The five people could be anywhere on the planet. They could be in the mother dome in Cork, or planting electric trees in the Sahara. It didn't matter.

"Mohammed al-Ghazi."

"Stephan Moltzman."

"Jessica Levantine."

"Gracious Mendelane."


Petrovitch blinked. "Hey," he said.

"Hey, Sam."

She shouldn't have been on the ad-hoc. Though she was one of the few North Americans they had, it was a veritable United Nations as it was. The point being, it was personal for her. She was Lucy's big sister in all but name. She wasn't going to even pretend to be impartial.

He used a backchannel to talk to Michael. "Are you sure about this?"

[You don't get to question the make-up of the ad-hoc, Sasha. That's one protocol you don't get to break.]

That was him told.

Addressing the committee, Michael gave them bald facts: shortly after midnight, three days ago, Lucy Petrovitch lost contact with the Freezone. That she had been conducting research on Alaska's frozen, dark North Slope was a complicating factor, but not the primary concern.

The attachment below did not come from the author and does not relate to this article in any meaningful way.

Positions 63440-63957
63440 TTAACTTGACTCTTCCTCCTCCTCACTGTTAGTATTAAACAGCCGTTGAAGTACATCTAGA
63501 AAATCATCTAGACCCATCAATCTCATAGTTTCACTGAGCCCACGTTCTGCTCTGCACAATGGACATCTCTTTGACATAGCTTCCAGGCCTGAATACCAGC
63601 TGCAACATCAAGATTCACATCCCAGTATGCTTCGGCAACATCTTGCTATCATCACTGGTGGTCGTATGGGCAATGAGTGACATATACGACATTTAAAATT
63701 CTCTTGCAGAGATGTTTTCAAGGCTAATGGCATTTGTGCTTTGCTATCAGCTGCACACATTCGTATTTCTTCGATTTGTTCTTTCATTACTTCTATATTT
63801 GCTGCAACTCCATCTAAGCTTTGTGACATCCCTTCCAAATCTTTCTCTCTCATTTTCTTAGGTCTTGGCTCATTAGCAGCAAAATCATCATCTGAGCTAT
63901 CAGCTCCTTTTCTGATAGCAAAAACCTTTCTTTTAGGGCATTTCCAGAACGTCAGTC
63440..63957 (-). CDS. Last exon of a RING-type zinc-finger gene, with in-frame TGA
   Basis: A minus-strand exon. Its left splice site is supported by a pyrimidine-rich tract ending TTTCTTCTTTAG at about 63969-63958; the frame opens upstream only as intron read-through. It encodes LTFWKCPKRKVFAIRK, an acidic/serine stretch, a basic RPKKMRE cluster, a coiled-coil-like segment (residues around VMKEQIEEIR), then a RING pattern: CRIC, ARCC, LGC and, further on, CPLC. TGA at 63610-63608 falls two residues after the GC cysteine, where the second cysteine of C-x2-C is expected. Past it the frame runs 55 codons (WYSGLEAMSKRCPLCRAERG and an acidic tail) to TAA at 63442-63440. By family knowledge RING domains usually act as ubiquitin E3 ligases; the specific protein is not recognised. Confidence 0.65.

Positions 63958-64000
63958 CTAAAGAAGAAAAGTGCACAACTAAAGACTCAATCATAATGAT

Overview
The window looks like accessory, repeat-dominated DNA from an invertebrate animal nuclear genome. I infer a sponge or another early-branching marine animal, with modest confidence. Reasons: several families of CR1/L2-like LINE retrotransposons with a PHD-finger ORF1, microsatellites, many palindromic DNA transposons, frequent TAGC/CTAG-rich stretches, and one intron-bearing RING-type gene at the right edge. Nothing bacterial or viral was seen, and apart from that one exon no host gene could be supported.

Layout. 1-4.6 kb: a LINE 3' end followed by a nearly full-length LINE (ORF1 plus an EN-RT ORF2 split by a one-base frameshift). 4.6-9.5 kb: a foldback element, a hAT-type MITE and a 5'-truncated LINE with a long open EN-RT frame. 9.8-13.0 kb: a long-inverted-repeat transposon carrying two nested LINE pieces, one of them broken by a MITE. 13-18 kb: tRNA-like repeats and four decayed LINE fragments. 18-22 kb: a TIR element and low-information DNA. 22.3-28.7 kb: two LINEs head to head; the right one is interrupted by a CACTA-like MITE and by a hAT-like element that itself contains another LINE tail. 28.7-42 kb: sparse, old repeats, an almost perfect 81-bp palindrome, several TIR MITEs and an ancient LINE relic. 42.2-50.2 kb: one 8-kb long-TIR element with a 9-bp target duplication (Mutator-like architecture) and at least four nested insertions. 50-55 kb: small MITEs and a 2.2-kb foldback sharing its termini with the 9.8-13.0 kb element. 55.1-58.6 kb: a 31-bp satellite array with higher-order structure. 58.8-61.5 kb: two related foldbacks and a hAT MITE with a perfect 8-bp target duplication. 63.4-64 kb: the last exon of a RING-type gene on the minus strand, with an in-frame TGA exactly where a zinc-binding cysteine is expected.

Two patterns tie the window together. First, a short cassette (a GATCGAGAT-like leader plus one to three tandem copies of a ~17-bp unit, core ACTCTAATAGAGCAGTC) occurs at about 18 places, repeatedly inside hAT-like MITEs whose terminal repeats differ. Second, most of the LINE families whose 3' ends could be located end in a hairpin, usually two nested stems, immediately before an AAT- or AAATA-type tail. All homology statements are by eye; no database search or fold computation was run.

The point was, she'd vanished. And no one seemed to be in any particular rush to find her.

[We need to decide what assets we dedicate to the search, and how they are best deployed.]

Human minds worked differently to Michael's. There was a long gap before anyone spoke.

"I would say, we do everything, despite the Americans," said Mendelane, "but it cannot be denied that we require – at the very least – the co-operation of the relevant authorities. We must tread carefully."

"She is one of us," said al-Ghazi. Where he was, he could see the same sky as Petrovitch, the same Moon illuminating the tops of the electric trees as they cooled and clicked in the Saharan night. "There is no question of us doing nothing. Would they permit Freezone personnel in Alaska? Or our proxies?"